At the conference Trocchi elaborated on Burroughs’ statement that the future in writing lay in the manipulation of the field of space and not time. In this way narrative could be dematerialised and replaced by the assertion of the primacy of a new language of experience. To this end, Trocchi stated that ‘modern art begins with the destruction of the object. All vital creation is at the other side of nihilism. It begins after Nietszche and after Dada’. Not only were categories of practice no longer relevant but artists now, he declared, should be involved in a ‘tentative, intuitive and creative passivity. A spontaneity leading to what Andre Breton called the “found object”. A found object is at the other end of the scale from the conventional object. To free themselves from the conventional object and thus pass freely beyond non-categories, the 20th-century artist finally destroyed the object entirely.’
The reference to the Surrealists was not arbitrary but well-meant, as by now Trocchi was back in regular contact with Guy Debord who had set himself the task of re-presenting the Surrealist tenets of surprise, play and desire within the form of a fully cultural revolution and Trocchi was beginning to work on his belief in the necessity of what he was to call a ‘metacategorical revolution ‘which was suggested through heroin in a particularly lucid section of Cain’s Book: ‘For centuries we in the West have been dominated by the Aristotelian impulse to classify. It is no doubt because conventional classifications become part of a prevailing economic structure that all real revolt is hastily fixed like a bright butterfly on a classificatory pin ... Question the noun; the present participles of the verb will look after themselves.’
In 1963, during the short period in which he was on the editorial board of the Internationale Situationniste, Trocchi had published his Technique du Coup du Monde in that journal. This tract, born of the times when nuclear holocaust was an ever-present possibility, became the founding and defining manifesto of what would become in 1964 Project Sigma – the material fruits of his metacategorical revolution. The text starts with an Artaudian epigram: ‘And if there is still one hellish, truly accursed thing in our time, it is our artistic dallying with forms, instead of being like victims burnt at the stake, signalling through the flames’, the significance was that Artaud called not only for the death of the object but also for a new experiential language of the theatre which would not be a representation but be life. Artaud, like Trocchi, was not contemplating a ‘symbol of an absent void’ and, by going beyond a nihilist stance, offered positive affirmation of a new cultural and social way of living.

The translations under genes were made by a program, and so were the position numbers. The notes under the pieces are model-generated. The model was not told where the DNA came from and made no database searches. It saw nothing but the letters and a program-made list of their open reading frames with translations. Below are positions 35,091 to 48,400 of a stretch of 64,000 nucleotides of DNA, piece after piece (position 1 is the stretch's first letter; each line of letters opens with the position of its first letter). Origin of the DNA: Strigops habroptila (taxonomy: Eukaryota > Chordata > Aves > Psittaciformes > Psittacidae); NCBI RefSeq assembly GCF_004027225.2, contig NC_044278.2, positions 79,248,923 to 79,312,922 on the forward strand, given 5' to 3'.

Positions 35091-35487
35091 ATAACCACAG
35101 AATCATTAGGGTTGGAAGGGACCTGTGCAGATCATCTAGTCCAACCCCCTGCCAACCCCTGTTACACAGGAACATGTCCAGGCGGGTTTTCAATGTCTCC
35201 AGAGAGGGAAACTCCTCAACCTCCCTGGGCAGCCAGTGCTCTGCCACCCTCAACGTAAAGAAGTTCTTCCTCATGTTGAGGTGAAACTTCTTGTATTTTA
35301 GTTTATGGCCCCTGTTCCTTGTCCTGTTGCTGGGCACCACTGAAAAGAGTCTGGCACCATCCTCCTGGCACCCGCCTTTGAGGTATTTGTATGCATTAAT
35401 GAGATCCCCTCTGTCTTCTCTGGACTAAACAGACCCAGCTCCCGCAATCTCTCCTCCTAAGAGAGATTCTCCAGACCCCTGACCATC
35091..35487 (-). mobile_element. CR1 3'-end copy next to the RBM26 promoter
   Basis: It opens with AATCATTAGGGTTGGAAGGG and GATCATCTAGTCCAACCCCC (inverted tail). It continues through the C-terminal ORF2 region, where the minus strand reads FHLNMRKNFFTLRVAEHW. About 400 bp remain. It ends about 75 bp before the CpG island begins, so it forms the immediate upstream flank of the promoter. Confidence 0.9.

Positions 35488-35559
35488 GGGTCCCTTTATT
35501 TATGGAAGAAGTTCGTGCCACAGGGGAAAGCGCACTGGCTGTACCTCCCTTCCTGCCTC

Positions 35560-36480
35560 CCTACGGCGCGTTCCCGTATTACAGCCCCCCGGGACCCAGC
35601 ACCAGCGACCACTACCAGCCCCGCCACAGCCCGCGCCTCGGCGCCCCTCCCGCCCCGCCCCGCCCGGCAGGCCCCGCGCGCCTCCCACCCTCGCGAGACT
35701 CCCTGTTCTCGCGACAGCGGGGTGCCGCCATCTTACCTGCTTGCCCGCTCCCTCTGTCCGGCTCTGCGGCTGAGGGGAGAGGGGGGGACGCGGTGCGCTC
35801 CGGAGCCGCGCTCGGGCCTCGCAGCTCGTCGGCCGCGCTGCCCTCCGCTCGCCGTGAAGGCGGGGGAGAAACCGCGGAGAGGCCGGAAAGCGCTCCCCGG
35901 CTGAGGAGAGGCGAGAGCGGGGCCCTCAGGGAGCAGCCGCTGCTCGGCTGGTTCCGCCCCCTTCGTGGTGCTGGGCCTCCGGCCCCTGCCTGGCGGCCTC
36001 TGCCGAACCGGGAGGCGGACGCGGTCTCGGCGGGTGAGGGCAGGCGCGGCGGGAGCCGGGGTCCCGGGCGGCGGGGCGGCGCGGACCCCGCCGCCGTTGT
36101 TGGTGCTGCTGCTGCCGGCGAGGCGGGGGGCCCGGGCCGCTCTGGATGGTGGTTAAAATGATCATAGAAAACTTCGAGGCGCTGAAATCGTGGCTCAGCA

Given Trocchi’s central position in the countercultural underground in London in the 1960s, it is a shame that Andrew Scott decides to tell a different story: that of the Scottish writer. This is a title that Trocchi would have hoped he had escaped when he left Scotland for Europe in 1950. The literary achievements of Young Adam and Cain’s Book, Project Sigma, his teaching at St Martin’s School of Art and at the Anti-University, his formative links with Burroughs and Debord, the Lettrists and the Situationists, all that constitutes his true historical significance is largely ignored, trivialised or misinterpreted. For Scott the major event at the 1962 Writers’ Conference is Trocchi’s altercation with Hugh MacDiarmid: an event of purely local importance, but then the biography and the scrappy collection of writings are both aimed at a predominantly Scottish readership. Trocchi’s work – utopian, grandiose, and in practice sordid and largely unworkable – is bigger than all this and serves to identify the concerns of the Underground during that period of rupture in the mid-1960s, when there was an attempt to search and evolve a new language of expression and action in which the object was erased in favour of a field of political and social engagement in which artworks were felt able to concretely bring about change. Ultimately it is at this point that the work of Trocchi and McLaren diverge. The goal of McLaren’s use of a Situationist model was ‘Cash from Chaos’, the commodification of anarchy, and this puts the lie to Savage’s superb book which is ultimately flawed by the myth that ‘History is made by those who say “No” and Punk’s utopian heresies remain its gift to the world’.
Andrew Wilson is an art-historian and art critic.
First published in Art Monthly 154: March 1992.